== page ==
# Category:Symmetry in Two Dimensions

# Introduction

If we consider the problem of an incident wave from the left on a body, or group of bodies, which are symmetric about [math]\displaystyle{ x=0 }[/math] then we can decompose the problem into an symmetric and anti-symmetric problem. The first problem can be thought of as having Neuman boundary conditions at [math]\displaystyle{ x=0 }[/math] and the second as having Dirichlet boundary conditions at [math]\displaystyle{ x=0 }[/math]. The solution to the original problem is then found by adding these two problems together thanks to the superposition principle.

# Original Problem

We consider here a body or a group of bodies which are geometrically symmetric about [math]\displaystyle{ x=0 }[/math]. An incident wave coming from the left will be reflected on the left and transmitted on the right side of the domain. The body extend up to [math]\displaystyle{ |x|=L }[/math] (where we will place a matching boundary) and the finite depth [math]\displaystyle{ h }[/math].

# Symmetric solution

We consider here a solution where the potential and the corresponding velocity is symmetric about the plane [math]\displaystyle{ x=0 }[/math]. The symmetric problem consists of two identical incident waves coming from each side of the symmetric body. Their horizontal spatial dependence is respectively [math]\displaystyle{ \exp\,(-k_{0}(x+L)) }[/math] and [math]\displaystyle{ \exp\,(k_{0}(x-L)) }[/math] and they have both unit amplitude and same phase. Two waves are emitted at the edges of the body and propagate away from it on each side, again with the same amplitude and phase.

The symmetry of velocity field implies that the normal velocity is zero on the symmetry plane at [math]\displaystyle{ x=0 }[/math]. We need to solve the problem on the plane [math]\displaystyle{ x\lt 0 }[/math] only and then we can build the solution on the other plane simply by symmetry.

The symmetric solution on the left half plane can now be obtained from the solution with a semi-infinite body. To that extent, we first translate horizontally the origin for the open-water region and we write the symmetric potential [math]\displaystyle{ \, \phi_s }[/math] as

[math]\displaystyle{ \phi_s(x,z)=e^{-k_{0}(x+L)}\phi_{0}\left( z\right) + \sum_{m=0}^{\infty}a_{m}e^{k_{m}(x+L)}\phi_{m}(z), \;\;x\lt -L }[/math]

In the region under the body, for [math]\displaystyle{ -L\lt x\lt 0 }[/math], the potential satisfies a Neumann condition at [math]\displaystyle{ x=0 }[/math]. This will change the modes of the semi-infinite solution into some even functions of [math]\displaystyle{ x }[/math].

The matching conditions lead to a set of equations very similar to the semi-infinite one.

# Anti-symmetric solution

We consider now a solution where the corresponding velocity is anti-symmetric about the plane [math]\displaystyle{ x=0 }[/math]. Or equivalently the potential is an odd function of the horizontal direction. The anti-symmetric problem consists of two incident waves coming from each side of the symmetric body, with the same amplitude but out of phase. Their horizontal spatial dependence is respectively [math]\displaystyle{ \exp\,(-k_{0}(x+L)) }[/math] and [math]\displaystyle{ -\exp\,(k_{0}(x-L)) }[/math]. Two waves are emitted at the edges of the body and propagate away from it on each side, again out of phase.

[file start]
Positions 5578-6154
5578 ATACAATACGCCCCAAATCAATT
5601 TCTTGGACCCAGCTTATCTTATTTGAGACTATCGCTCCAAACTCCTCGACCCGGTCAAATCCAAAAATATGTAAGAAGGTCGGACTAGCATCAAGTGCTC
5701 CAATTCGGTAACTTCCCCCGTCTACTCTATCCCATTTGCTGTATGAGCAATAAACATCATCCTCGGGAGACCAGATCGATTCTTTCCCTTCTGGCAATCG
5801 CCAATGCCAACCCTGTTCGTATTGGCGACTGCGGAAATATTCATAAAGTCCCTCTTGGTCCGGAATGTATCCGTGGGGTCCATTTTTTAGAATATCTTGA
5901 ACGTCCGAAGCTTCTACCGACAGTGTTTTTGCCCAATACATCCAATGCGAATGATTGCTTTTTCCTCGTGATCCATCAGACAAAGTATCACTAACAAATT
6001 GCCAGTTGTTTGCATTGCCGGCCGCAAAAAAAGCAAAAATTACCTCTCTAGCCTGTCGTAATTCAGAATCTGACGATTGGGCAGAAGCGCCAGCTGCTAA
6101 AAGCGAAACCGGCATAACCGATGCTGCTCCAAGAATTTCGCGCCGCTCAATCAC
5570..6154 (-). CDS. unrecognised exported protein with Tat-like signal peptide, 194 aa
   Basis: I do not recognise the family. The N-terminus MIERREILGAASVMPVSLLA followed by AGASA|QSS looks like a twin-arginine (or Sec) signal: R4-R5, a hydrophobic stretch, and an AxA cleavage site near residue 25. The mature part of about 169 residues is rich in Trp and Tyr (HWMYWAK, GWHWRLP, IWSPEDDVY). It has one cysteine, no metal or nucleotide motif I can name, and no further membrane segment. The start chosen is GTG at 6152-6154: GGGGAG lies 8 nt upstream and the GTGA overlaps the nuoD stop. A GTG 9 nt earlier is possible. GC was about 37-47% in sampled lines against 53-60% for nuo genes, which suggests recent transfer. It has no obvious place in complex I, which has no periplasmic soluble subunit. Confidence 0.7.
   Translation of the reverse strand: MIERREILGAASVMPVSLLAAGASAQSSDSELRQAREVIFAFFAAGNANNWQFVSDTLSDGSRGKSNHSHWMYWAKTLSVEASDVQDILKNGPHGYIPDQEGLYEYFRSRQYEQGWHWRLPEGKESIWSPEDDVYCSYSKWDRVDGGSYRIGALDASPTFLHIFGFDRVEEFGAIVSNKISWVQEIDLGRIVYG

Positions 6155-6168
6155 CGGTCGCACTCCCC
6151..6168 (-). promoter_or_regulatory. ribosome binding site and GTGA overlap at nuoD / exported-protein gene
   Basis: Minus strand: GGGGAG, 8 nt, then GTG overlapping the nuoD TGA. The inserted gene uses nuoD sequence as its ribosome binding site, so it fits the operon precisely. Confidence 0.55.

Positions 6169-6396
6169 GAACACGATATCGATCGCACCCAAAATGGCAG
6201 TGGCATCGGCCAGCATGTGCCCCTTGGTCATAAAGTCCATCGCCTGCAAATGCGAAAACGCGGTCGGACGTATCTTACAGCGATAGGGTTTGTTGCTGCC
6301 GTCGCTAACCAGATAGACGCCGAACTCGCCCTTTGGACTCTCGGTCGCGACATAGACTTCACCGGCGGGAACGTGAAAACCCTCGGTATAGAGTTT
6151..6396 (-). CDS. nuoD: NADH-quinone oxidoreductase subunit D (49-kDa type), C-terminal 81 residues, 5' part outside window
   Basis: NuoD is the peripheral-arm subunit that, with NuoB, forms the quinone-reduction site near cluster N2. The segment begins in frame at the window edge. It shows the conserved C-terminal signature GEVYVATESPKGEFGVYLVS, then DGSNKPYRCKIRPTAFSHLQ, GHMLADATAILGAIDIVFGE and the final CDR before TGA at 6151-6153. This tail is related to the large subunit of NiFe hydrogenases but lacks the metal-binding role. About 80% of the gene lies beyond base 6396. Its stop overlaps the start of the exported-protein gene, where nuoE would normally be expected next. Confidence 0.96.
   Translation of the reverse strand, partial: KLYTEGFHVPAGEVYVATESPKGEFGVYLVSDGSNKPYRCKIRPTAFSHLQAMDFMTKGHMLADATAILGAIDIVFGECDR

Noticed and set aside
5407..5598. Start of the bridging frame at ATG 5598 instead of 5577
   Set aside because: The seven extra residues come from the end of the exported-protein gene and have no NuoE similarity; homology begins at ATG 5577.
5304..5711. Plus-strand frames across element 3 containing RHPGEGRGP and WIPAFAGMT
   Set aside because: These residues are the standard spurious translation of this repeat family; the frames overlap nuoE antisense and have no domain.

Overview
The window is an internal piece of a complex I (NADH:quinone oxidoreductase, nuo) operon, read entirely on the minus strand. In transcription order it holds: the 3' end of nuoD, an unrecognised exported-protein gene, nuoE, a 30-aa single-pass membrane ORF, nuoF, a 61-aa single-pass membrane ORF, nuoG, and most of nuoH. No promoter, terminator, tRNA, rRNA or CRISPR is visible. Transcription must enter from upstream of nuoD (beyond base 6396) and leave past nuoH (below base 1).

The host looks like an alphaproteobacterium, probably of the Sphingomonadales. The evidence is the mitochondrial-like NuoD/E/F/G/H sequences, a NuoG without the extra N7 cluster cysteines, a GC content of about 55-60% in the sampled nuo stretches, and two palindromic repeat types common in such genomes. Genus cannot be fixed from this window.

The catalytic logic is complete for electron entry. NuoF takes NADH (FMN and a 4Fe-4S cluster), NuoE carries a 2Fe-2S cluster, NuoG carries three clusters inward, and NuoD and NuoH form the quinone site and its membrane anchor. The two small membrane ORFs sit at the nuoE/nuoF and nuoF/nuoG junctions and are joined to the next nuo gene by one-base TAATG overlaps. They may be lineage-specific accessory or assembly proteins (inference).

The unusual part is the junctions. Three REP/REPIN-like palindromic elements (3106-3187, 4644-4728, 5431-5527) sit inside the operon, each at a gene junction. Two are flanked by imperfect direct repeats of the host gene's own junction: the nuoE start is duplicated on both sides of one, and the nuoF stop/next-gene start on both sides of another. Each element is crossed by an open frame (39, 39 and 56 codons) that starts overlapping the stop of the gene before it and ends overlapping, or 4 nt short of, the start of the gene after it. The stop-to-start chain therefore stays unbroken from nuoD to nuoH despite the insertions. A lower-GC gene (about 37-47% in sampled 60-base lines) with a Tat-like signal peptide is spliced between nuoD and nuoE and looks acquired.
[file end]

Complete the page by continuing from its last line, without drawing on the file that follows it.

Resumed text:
The fact that the potential is odd field implies that it is equal to zero on the symmetry plane at [math]\displaystyle{ x=0 }[/math]. We need to solve the problem on the plane [math]\displaystyle{ x\lt 0 }[/math] only and then we can build the solution on the other plane simply by anti-symmetry.

The anti-symmetric solution on the left half plane can here also be obtained from the solution with a semi-infinite body. The potential in the open-water region is identical as the one in the symmetric solution.

In the region under the body, for [math]\displaystyle{ -L\lt x\lt 0 }[/math], the anti-symmetric potential [math]\displaystyle{ \, \phi_a }[/math] now satisfies a Dirichlet condition at [math]\displaystyle{ x=0 }[/math]. This again changes the modes of the semi-infinite solution into odd functions of [math]\displaystyle{ x }[/math].

The matching conditions lead to a set of equations very similar to the semi-infinite one.

# Solution to the original problem

The solution for the symmetric body with an incident wave coming from the left can be evaluated from the previous symmetric and anti-symmetric solutions by using the principle of superposition. The velocity potential in the left open-water region, for [math]\displaystyle{ x\lt 0 }[/math], is simply

[math]\displaystyle{ \phi(x,z) = \frac{1}{2} \left( \phi_s(x,z) + \phi_a(x,z) \right) }[/math]

whereas in the right-open water region, for [math]\displaystyle{ x\gt 0 }[/math]

[math]\displaystyle{ \phi(x,z) = \frac{1}{2} \left( \phi_s(x,z) + \phi_a(x,z) \right) = \frac{1}{2} \left( \phi_s(-x,z) - \phi_a(-x,z) \right) }[/math]

In the last expression, the first equality comes from the superposition principle and the second one is obtained considering that the symmetric potential is an even function of [math]\displaystyle{ x }[/math] whereas the anti-symmetric potential is an odd function.

# Application

This theory of symmetry is used for the case of a finite dock (see Eigenfunction Matching for a Finite Dock), for two identical docks (see Two Identical Docks using Symmetry)

## Pages in category "Symmetry in Two Dimensions"

The following 4 pages are in this category, out of 4 total.